In Partnership with 74

Morning Read: Duncan Resists CA Moratorium On Testing

LA School Report | September 10, 2013

Your donation will help us produce journalism like this. Please give today.

U.S. secretary of education opposes California’s testing plan
The nation’s top education official threatened Monday to withhold federal funds if California lawmakers approved pending legislation to revamp the state’s standardized testing system. U.S. Secretary of Education Arne Duncan issued the warning as AB 484 awaits a full vote of the Assembly and state Senate.  LA Times

LA Unified schools may get leeway in how to spend cash for Common Core
Los Angeles Unified may give principals leeway in how to spend more than a quarter of the $113 million the district will receive from the state to transition to new standards called the Common Core. The board is set to vote on the budget at Tuesday afternoon’s meeting. KPCC

LAUSD launches farm-visit contest for classes using gardens 
Teachers who use community gardens to teach kids about nutrition can win a $200 gift card for the classroom and a field trip to a local farm for their students, in a contest being launched Tuesday by LAUSD. The deadline is Oct. 11 for teachers to submit a photo of their school’s garden, along with a 500-word essay describing how a farm visit would help their students learn about healthful eating and sustainable food practices. Daily News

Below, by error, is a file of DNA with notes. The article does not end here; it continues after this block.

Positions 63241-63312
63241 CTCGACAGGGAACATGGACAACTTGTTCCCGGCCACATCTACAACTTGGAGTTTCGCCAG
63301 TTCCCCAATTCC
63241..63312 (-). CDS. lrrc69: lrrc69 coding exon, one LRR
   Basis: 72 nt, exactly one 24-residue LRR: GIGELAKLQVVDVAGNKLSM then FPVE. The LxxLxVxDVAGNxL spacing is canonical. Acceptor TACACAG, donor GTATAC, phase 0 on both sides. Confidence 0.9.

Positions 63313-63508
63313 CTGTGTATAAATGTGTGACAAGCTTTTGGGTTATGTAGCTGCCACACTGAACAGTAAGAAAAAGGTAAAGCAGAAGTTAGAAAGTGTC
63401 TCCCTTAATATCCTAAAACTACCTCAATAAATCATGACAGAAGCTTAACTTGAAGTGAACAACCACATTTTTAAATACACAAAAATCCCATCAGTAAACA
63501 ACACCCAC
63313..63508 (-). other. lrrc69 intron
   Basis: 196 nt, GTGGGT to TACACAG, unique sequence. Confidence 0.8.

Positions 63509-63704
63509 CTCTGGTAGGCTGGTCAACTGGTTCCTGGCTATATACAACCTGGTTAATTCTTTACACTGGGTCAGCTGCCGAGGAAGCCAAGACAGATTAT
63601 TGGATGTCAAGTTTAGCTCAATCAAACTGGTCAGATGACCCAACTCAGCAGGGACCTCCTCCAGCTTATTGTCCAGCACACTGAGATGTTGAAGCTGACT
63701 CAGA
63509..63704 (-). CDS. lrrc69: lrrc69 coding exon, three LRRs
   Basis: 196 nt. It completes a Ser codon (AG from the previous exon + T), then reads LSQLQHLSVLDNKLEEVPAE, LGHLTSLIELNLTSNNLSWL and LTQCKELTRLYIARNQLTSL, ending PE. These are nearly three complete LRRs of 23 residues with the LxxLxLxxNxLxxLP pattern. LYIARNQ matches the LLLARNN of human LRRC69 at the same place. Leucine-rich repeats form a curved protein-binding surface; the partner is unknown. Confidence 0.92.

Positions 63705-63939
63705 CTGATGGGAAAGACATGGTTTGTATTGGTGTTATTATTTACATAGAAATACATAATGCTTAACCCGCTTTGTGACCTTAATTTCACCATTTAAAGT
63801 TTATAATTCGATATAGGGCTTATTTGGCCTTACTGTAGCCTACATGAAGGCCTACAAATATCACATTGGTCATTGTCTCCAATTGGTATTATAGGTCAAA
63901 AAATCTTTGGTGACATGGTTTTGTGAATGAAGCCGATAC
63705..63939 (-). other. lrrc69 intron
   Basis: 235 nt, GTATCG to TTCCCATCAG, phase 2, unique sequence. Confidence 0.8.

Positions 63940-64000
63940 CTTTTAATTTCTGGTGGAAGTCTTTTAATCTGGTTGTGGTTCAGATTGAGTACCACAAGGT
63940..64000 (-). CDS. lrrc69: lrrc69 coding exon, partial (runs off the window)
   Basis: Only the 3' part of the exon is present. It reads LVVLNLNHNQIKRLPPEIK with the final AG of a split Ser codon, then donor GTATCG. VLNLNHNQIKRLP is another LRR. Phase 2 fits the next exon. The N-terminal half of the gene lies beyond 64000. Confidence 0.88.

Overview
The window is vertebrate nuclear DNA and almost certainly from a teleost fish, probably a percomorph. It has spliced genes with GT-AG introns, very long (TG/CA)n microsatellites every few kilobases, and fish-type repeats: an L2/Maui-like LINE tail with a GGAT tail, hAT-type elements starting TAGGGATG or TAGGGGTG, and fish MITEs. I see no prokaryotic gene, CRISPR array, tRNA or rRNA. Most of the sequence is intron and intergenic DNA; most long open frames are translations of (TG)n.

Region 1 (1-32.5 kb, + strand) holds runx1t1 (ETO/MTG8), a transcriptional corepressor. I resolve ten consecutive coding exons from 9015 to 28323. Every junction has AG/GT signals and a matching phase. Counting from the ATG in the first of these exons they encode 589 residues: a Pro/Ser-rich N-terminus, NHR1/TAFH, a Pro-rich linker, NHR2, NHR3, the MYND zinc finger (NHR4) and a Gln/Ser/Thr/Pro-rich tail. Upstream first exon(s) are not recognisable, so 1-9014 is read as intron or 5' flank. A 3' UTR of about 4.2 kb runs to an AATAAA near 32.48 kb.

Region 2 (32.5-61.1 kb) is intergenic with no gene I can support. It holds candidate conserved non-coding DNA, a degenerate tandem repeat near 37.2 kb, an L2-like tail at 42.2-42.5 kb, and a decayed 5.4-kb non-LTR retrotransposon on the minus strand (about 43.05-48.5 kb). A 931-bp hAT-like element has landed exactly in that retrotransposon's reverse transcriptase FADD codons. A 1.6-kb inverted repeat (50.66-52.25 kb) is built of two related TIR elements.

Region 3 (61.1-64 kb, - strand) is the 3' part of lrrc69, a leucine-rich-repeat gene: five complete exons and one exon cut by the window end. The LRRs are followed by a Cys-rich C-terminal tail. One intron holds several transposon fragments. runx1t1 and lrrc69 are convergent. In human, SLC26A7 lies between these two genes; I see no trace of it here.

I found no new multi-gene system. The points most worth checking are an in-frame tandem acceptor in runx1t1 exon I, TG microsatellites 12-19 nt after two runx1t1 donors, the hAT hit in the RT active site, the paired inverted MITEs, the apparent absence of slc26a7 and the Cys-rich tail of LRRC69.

Parents of younger students opt out of standardized tests
A growing group of parents are letting their children skip out on standardized tests. The movement has been flourishing on social media and particularly on the East Coast, but also in parts of Los Angeles, where parents are increasingly worried that with the modernizations of standardized testing, their children will be left behind. NBC LA

NCLB waiver-renewal process turns up heat on states
Two years after offering states waivers under the No Child Left Behind Act , the U.S. Department of Education is expecting them to up the ante on teacher quality if they want another two years of flexibility. Barring a reauthorization of the Elementary and Secondary Education Act, this waiver-renewal process may mark the last opportunity for the Obama administration to put its stamp on the ESEA. EdWeek

Good or bad? New rating system can’t decide about this principal
Superintendents in New York State’s public school districts have for the last week or so been receiving what’s called the “growth scores” for teachers of grades 4-8 and principals serving grades 4-8 and 9-12. These scores are based on the new Common Core test results, which saw a 30-point drop in students being classified as “proficient.” Washington Post


Read Next